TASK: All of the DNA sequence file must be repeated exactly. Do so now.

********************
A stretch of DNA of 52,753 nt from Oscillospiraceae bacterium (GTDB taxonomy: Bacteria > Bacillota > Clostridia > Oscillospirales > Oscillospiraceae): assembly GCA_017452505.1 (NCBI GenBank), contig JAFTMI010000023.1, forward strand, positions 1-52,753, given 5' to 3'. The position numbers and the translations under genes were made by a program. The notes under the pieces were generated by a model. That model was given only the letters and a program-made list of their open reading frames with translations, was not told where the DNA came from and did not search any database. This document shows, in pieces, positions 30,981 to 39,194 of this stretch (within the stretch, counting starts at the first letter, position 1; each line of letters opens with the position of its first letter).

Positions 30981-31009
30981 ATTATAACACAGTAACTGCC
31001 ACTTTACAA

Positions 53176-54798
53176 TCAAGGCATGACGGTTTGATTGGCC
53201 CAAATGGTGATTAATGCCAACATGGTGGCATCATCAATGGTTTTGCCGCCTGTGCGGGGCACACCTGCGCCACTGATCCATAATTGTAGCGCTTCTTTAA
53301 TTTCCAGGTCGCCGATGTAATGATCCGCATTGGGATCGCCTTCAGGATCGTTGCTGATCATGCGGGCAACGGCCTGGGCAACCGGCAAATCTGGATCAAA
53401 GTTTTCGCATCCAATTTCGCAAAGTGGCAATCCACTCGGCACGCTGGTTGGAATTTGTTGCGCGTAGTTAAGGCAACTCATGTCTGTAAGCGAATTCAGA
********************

A stretch of DNA of 52,753 nt from Oscillospiraceae bacterium (GTDB taxonomy: Bacteria > Bacillota > Clostridia > Oscillospirales > Oscillospiraceae): assembly GCA_017452505.1 (NCBI GenBank), contig JAFTMI010000023.1, forward strand, positions 1-52,753, given 5' to 3'. The position numbers and the translations under genes were made by a program. The notes under the pieces were generated by a model. That model was given only the letters and a program-made list of their open reading frames with translations, was not told where the DNA came from and did not search any database. This document shows, in pieces, positions 30,981 to 39,194 of this stretch (within the stretch, counting starts at the first letter, position 1; each line of letters opens with the position of its first letter).

Positions 30981-31009
30981 ATTATAACACAGTAACTGCC
31001 ACTTTACAA

Positions 53176-54798
53176 TCAAGGCATGACGGTTTGATTGGCC
53201 CAAATGGTGATTAATGCCAACATGGTGGCATCATCAATGGTTTTGCCGCCTGTGCGGGGCACACCTGCGCCACTGATCCATAATTGTAGCGCTTCTTTAA
53301 TTTCCAGGTCGCCGATGTAATGATCCGCATTGGGATCGCCTTCAGGATCGTTGCTGATCATGCGGGCAACGGCCTGGGCAACCGGCAAATCTGGATCAAA
53401 GTTTTCGCATCCAATTTCGCAAAGTGGCAATCCACTCGGCACGCTGGTTGGAATTTGTTGCGCGTAGTTAAGGCAACTCATGTCTGTAAGCGAATTCAGA